Due to the coloured buildings, the town was chosen to become famous in more recent times as a location for the children's television programme Balamory from 2002 - 2005. It was good enough to last 254 episodes but only the kind of thing very small children would like !!

Balamory map
Imagine the disappointment on a child's face when they realise that Archie's Castle is on the other side of the country.
With the passage of time, the town may have readjusted to tourist normality whatever that is, but the tourist board continue to flog the nostalgic horse years after the programme ended. Who would have thought that Balamory would have become the focus for an intellectual media tourism study paper  ...

media tourism with Balamory study

It's a long pdf paper that is tedious at first but there are figures in a table at the end that gives an interesting public survey overview along with a map of the island depicting the difficulties of travel to such a place for large numbers of people.

Boom & Bust tourism ?? !!, Balamory
I have to say about the next bit here ... this is totally alien to my blog as I didn't come on blogger to do this !! haha ...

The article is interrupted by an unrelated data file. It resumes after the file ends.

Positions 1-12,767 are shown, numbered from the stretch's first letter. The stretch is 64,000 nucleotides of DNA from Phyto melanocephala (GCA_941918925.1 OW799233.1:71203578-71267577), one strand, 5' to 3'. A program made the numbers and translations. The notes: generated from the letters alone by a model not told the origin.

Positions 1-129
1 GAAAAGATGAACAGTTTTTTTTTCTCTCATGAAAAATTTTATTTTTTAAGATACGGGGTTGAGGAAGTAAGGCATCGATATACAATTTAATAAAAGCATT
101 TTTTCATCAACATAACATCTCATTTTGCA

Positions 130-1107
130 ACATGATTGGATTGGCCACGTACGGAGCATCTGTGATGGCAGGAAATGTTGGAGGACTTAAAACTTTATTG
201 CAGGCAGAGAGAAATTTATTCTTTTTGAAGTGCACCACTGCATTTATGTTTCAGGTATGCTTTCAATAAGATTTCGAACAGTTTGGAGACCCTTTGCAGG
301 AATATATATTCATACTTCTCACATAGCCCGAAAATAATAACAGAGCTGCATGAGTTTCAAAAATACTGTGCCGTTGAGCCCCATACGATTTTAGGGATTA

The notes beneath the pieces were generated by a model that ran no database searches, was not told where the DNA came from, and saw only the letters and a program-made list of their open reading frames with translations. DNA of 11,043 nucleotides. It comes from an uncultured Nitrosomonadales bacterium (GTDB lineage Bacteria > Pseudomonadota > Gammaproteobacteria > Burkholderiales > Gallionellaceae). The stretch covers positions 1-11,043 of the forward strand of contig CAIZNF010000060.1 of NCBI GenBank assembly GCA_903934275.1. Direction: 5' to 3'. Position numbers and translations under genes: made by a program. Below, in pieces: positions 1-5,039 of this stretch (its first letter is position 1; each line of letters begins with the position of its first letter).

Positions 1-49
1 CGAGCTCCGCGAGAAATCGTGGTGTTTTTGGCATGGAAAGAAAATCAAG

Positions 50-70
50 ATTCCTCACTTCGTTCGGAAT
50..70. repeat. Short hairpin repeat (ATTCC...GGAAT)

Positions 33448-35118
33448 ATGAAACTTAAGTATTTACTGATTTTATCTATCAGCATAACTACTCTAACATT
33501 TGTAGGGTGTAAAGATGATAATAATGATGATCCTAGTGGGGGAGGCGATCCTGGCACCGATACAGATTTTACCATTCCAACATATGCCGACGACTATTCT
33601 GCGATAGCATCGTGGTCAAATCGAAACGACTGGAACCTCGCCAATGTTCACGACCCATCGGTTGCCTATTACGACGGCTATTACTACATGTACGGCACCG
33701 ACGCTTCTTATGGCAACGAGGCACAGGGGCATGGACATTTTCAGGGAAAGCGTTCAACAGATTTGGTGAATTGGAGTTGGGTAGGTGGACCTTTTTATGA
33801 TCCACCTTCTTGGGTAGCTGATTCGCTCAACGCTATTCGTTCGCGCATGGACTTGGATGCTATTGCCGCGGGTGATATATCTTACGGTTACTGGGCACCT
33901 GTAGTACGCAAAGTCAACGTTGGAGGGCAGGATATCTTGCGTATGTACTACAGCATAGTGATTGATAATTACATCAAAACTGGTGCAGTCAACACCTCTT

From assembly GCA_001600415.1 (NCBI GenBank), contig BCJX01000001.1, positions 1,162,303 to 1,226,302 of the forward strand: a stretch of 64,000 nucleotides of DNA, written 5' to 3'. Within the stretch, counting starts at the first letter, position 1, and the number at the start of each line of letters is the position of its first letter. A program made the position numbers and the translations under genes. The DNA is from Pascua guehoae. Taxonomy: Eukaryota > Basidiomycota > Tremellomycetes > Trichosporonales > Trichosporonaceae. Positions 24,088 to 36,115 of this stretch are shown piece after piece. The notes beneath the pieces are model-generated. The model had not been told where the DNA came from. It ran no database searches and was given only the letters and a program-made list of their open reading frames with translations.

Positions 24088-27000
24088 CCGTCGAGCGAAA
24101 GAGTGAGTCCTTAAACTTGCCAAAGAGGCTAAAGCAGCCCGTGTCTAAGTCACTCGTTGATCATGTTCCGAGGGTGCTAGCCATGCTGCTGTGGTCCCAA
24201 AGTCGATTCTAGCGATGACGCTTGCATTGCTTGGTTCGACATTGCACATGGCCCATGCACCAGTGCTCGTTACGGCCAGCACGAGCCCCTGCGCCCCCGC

I couldn't find a short clip of the programme but in the interests of journalism, a few shots of the town (and a North Berwick Castle !!), children's TV, a local otter,  me being a completist & if you have up to 20 minutes of your life to waste !!! well here it is.... haha

youtube Balamory episode example          .... back to reality !!!

Tobermory Pier
Tobermory pier was built for the larger boats at the advice of Thomas Telford in 1814. Today the old ferry waiting room now houses a cafe with the ferry ticket office and tourist board information room next door. An award winning quality restaurant is located upstairs called Cafe Fish. The main ferry link from Calmac is to Kilchoan on the remote peninsula of Ardnamurchan that is a community link for the local people. It is also an exit route off the island for those tourists on a Calmac Island Hopscotch ticket that want to explore a variety of places on a preplanned tour of the Inner Hebrides.


Stopped for a lunch break in a cafe that was converted from an old church ... What a fantastic viewpoint I had from the the table just inside the doorway.


Next door was an active church with a sign outside that gave me meaning both then and now. No doubt the weather can often seem grim in places like this although I had no reason to complain today. I thought it was worth capturing and sharing, a help to others in recent times of difficulties.